US 6516173 B1
Development electrode wires for use in a Scavengless or Hybrid Scavengless Development system are treated using Ion Implantation so as to minimize the creation of charge potential between the electrode wires and developer material during frictional contact therebetween. Treatment of the wires using Ion Implantation for minimizing the creation of a charge potential is effected without diminishing the hardness of the wire material. In fact, wire hardness and resistance to wire contamination are enhanced using Ion Implantation in fabricating the wires. A bare wire used for the electrode is first plated with a Gold/Platinum alloy. The ions become implanted in the substrate without altering the surface finish of the wire electrodes yet alter the tribo-charging properties or Electronegativity of the wire. The result of Ion Implantation is to tune or match the Electronegativity of the electrode wire with the Electronegativity of the toner material used in the development system.
1. Apparatus for developing latent electrostatic images on a charge retentive surface, said apparatus comprising:
a supply of toner;
a toner donor member spaced from said charge retentive surface for transporting toner to a development zone intermediate said charge retentive surface and said toner donor member;
a plurality of wire electrode members positioned in said development zone, said wire electrode members being closely spaced to said donor member and being electrically biased for establishing an electrostatic field for effecting detachment of toner from said donor member thereby effecting a toner cloud in said development zone with detached toner from said toner cloud being attracted to said latent images whereby toner particles are attracted to latent electrostatic images formed in said charge retentive surface;
means forming a part of each of said electrode members for minimizing the phenomena of wire history without diminishing the hardness of said electrode member.
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7. An electrode structure for use in Hybrid Scavengless Development of latent electrostatic images with toner, said structure comprising:
means forming a part of said electrode member for minimizing the phenomena of wire history without diminishing the hardness of said electrode member when said toner interacts with said electrode member.
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The present invention relates to development of latent electrostatic images, and more specifically, to electrode members for use in a developer unit in electrophotographic printing machines. Specifically, the present invention relates to electrode wires fabricated such that the phenomena known as wire history and wire contamination are minimized.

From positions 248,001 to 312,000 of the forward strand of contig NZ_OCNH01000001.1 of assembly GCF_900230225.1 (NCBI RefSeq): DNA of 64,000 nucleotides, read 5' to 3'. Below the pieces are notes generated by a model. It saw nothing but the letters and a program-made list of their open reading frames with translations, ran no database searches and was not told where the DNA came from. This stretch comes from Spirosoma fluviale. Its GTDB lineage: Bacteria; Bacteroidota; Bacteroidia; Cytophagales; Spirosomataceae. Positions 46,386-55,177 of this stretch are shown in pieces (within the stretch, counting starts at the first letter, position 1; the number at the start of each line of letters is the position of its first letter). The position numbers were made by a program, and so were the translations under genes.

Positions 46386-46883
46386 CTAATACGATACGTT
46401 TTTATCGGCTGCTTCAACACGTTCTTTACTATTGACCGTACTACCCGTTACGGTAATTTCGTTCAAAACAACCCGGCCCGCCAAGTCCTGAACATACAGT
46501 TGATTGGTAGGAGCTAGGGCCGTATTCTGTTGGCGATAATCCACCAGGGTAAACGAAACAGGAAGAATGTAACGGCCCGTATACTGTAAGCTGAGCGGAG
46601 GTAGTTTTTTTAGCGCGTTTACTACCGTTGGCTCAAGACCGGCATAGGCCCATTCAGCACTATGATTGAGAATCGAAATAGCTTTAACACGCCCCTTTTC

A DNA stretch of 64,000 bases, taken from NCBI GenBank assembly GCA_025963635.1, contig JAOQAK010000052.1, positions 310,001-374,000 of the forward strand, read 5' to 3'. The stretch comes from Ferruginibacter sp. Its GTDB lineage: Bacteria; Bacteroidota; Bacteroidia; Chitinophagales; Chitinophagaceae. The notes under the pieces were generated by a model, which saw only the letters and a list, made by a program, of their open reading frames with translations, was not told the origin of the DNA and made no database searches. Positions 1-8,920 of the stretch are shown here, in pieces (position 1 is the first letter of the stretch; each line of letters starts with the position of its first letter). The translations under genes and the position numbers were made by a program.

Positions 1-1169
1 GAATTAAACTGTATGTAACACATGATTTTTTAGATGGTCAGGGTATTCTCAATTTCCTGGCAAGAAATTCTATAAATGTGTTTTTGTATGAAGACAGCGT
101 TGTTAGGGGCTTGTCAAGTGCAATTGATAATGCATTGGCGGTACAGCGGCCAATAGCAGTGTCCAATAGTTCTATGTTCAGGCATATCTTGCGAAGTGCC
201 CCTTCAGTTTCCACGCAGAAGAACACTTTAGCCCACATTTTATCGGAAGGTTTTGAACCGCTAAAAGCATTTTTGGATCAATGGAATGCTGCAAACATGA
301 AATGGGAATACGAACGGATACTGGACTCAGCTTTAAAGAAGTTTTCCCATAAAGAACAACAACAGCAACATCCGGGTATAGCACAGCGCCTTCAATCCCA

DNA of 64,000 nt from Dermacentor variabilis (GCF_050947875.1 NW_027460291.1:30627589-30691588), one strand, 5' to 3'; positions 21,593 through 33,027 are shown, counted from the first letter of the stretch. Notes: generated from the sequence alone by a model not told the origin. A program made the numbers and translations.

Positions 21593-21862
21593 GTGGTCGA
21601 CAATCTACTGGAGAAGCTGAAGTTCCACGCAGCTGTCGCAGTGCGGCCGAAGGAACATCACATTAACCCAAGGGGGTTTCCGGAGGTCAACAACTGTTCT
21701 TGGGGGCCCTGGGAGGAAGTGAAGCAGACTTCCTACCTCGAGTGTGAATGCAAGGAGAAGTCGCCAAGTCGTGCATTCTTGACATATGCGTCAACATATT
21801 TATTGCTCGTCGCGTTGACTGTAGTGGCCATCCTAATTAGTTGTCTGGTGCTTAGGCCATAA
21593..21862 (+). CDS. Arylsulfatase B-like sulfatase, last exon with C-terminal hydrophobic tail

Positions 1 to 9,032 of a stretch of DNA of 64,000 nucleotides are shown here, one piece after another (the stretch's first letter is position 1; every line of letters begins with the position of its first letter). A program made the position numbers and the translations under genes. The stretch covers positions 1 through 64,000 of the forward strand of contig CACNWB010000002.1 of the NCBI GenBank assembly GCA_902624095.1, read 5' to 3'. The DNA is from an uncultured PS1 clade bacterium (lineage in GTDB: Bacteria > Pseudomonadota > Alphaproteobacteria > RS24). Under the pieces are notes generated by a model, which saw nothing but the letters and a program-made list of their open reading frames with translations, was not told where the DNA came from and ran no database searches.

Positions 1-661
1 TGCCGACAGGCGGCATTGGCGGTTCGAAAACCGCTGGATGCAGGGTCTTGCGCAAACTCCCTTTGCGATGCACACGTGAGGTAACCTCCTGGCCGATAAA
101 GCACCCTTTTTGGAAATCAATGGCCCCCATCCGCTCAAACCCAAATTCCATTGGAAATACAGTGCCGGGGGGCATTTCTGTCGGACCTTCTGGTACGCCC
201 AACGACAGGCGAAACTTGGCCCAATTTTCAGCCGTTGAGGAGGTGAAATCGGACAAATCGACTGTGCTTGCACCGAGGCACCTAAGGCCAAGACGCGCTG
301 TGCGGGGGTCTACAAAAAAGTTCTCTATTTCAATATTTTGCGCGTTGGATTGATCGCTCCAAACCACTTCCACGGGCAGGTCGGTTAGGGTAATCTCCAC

Generally, the process of electrophotographic printing includes charging a photoconductive member to a substantially uniform potential so as to sensitize the photoconductive member thereof. The uniformly charged portion of the photoconductive member is exposed to light corresponding to an original document being reproduced. The source of the light may be light reflected from an original document or light emanating from a laser. This records an electrostatic latent image on the photoconductive member.
After the electrostatic latent image is recorded on the photoconductive member, the latent image is developed depositing developer material onto the latent electrostatic image. Two component and single component developer materials are commonly used for rendering the latent electrostatic images visible.
A typical two-component developer material comprises magnetic carrier granules having toner particles adhering triboelectrically thereto. A single component developer material typically comprises toner particles such as silica and titanium and also contain debris picked up from the environment. Toner particles are attracted to the latent image forming a toner powder image on the photoconductive member. The toner powder image is subsequently transferred to a copy sheet. Finally, the toner powder image is heated to permanently fuse it to the copy sheet in image configuration.
One type of development apparatus for developing latent images and comprising single component developer is known as a scavengless development system, one that uses a donor roll for transporting charged toner to a development zone. At least one, but preferably a plurality of electrode members is closely spaced to the donor roll in the development zone. An AC voltage is applied to the electrode members thereby forming a toner cloud in the development zone, area between the electrode members and the imaged surface. The electrostatic fields emanating from the latent images attract toner from the toner cloud thereby effecting development of the latent images.